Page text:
copyright 2015 Chris Smith All rights reserved.
Here are some suggestions of things you can do to help protect yourself and anyone who you feel might be vulnerable. Please use your own best judgement.
1. If you live in the United States, consider registering all your phone numbers (fax, cell, etc.) with the National Do Not Call List (U.S. only). https://www.donotcall.gov/
2. Shred (cross-cut) any printed material that have ANY personal information and/or confidential information on them before you throw it in the trash. Some cross cut shredders accept certain materials like credit card or CD's in them, but be sure to check the owner's manual. Thieves collect trash and can find your name, address, bank account numbers, social security numbers, etc., if you throw those things into the trash. Ideally burning the paper is the best, but depending on where you live, time of year, safety requirement to burn, access to a fireplace, etc. If you do burn it, please use extreme caution when burning papers and only burn acceptable items in a fire safe environment at a fire safe time of year.
3. Get removed from the major marketing lists through your state or country (the Direct Marketing Association U.S. only). https://www.dmachoice.org/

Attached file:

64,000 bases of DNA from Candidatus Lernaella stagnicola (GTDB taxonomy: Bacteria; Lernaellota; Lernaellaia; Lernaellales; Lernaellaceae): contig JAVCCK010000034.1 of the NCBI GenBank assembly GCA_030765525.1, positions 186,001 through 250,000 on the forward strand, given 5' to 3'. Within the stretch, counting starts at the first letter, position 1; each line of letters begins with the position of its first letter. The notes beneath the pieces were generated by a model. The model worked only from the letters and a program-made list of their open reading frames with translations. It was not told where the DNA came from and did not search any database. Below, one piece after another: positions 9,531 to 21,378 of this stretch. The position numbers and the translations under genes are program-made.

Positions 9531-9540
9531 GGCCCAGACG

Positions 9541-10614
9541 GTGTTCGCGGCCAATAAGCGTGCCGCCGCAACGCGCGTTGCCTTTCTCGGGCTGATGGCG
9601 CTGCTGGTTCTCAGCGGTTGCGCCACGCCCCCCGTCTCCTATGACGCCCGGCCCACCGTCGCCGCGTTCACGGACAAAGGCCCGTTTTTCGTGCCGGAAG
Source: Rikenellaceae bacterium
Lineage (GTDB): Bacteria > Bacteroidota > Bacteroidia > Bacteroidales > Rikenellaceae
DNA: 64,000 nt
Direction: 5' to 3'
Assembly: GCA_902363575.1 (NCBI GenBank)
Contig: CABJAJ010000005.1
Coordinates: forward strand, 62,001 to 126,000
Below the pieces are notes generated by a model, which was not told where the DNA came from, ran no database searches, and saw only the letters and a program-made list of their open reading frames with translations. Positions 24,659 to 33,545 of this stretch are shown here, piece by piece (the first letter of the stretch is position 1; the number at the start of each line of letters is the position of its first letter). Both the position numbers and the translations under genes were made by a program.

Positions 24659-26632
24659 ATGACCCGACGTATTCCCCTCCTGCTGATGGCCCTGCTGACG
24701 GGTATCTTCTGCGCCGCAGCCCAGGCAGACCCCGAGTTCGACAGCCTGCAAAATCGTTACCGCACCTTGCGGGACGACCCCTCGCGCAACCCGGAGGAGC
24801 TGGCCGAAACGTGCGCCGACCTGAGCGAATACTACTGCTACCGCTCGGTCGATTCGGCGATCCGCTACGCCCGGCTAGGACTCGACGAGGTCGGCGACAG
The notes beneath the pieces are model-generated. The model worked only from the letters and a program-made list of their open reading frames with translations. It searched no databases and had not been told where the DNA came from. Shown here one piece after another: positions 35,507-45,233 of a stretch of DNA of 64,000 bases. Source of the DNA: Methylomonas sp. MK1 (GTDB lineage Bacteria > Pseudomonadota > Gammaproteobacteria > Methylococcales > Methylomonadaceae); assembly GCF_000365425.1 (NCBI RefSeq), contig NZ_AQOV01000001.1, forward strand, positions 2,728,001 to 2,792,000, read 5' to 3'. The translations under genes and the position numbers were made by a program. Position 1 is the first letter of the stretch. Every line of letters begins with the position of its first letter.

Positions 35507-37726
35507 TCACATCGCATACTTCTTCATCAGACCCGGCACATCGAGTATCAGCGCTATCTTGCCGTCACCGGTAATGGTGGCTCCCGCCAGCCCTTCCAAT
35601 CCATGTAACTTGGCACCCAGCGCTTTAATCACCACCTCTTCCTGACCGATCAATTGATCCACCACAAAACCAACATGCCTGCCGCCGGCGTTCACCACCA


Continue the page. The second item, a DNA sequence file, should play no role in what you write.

4. Don't sign up for sweepstakes, free gifts, free magazines, etc. or anything else that divulges your name, and contact information.
5. Be careful when giving out your legal name, social security number (or country ID number), contact information, password/s, and/or financial information to anyone.
6. Unsubscribe from email lists.
7. If anyone calls/writes/emails you, and says they are from your financial institution, Government agency, etc, always confirm it directly with that organization first. When confirming who the person is, always use the contact information you have on record (not the contact info the person approaching you had given you) for the financial institution/Government agency/etc. before you give the individual approaching you any of your personal information. Especially if they approach you about an "alleged" debt, fee, or tax you owe.
8. If anyone contacts you, alleging you won a lottery or raffle, unless it's your local Church, it's probably a scam, especially if they require a credit card, money order, or compensation of any kind in order for you to "secure" your winnings.
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